Soccer is global, but its nations keep themselves to themselves.

League has its own British Lions, of course, but they’re really England, and in any case league can’t even match netball for international outreach, let alone union; and the wonderful Kangaroos tours of years past, when the Test team would clash with the Lions and the mid-week Emus would take on Widnes and Warrington are long dead.

And of course the AFL’s best stab at an international contest is tossing a bunch of rules from Australian and Gaelic football into a bag, pulling half of them out at random, and then sending a group of third-tier players with nothing better to do to Ireland every couple of years to see how many punches they can get in before being thrown out of the country.

The Lions are the flagship of rugby’s international community – a reminder that the notion of the Grand Tour still beats strong in this sport.

But more than anything, the Lions are a marvellous demonstration in this age of hyper-professionalism, percentage plays and full-time dieticians, of the wonderful romance of rugby. The football that held out longer than anyone else in staying amateur still retains a spark of that old just-for-fun feeling.

No doubt this touring party will be as professional and well-drilled as anyone, but the very fact it’s here, rolling around the country with its bellowing entourage, means rugby people can remain, in a corner of their hearts, rugby people.

It means that even while CEOs and high-performance managers plot professional pathways and talent identification schemes, we can recall that it was just eighteen years ago that Steve Merrick was the last player plucked from nowhere, going from Singleton in rural NSW to the Wallabies.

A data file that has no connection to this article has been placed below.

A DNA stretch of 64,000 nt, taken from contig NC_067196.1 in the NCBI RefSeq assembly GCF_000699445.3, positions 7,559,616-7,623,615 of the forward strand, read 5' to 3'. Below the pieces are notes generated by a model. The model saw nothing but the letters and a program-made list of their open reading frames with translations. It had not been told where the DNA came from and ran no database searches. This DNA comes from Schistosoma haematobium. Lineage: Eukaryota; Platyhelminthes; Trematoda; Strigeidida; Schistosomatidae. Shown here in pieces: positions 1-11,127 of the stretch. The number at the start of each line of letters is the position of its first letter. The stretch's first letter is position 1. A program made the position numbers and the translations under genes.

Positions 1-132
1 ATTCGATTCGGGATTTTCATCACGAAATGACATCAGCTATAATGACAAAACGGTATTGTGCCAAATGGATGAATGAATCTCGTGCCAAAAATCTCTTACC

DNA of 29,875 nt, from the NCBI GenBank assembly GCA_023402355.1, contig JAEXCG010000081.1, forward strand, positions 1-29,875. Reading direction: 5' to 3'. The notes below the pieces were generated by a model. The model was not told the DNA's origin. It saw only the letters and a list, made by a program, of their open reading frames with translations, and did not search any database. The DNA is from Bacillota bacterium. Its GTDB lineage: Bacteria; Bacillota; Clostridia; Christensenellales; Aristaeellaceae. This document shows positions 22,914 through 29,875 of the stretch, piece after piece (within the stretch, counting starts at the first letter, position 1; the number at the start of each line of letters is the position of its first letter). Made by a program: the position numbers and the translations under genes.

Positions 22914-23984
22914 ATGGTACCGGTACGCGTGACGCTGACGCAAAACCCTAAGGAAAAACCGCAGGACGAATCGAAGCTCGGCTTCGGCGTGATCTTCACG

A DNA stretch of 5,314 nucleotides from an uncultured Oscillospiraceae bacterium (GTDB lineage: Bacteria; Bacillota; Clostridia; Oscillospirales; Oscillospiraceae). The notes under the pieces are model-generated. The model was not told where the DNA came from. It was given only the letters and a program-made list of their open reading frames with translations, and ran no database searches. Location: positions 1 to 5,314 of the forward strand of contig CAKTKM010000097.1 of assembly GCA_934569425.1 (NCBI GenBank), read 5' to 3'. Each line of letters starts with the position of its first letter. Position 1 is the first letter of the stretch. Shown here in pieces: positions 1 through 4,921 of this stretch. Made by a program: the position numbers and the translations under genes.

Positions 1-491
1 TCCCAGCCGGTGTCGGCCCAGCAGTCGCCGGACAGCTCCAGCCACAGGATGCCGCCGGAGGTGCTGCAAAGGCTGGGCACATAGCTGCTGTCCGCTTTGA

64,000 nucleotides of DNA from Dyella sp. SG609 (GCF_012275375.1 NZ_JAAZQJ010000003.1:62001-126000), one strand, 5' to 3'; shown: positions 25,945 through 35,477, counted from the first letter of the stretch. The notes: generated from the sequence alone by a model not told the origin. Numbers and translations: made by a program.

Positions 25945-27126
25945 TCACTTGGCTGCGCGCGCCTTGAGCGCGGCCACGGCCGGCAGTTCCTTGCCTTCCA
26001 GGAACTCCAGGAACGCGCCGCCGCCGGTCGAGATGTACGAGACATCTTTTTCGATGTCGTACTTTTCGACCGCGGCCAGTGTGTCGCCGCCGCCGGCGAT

Even while teams remorselessly play risk-free rugby in an attempt to force penalties and win without exposing the ball to dangerous open air, we can still keep the connection between the dour grind we’re watching and games like the Barbarians versus All Blacks of 1973, the connection between robotic kicking and Gareth Edwards’s swan dive.

And even while the sport languishes behind the energised go-getters of rival codes dominating the markets, we can remember just what’s so special about it.

Romance in sport is so rare now. Nobody in the Test team ever hit a ball with a stump against a water tank.

None of our Olympians train barefoot on a dirt track. There are no front-rowers who built their biceps hauling garbage cans, and no elite athletes lighting up a smoke at halftime.

And there’s a lot to be said about the way we do things now.

But to lose all trace of the romance would be a tragedy. Though clinging to this Lions tour might be an act of desperation brought on by the shortness of supply, I will still view these Test matches, in all their carefully-choreographed, gym-hardened glory, with the misty eyes of a rugby tragic remembering 2001, and 1989, and 1973, and the ghosts of happy amateurs past.

I will do it because it’s those ghosts who make this tour possible, and it’s those ghosts who make this game something worth keeping alive.

Ben Pobjie is a writer & comedian writing on The Age, New Matilda and The Roar, whose promising rugby career was tragically cut short. The most he has ever cried was the day Balmain lost the 1989 grand final. Today he enjoys watching Wallabies, Swans, baggy greens, and Storms.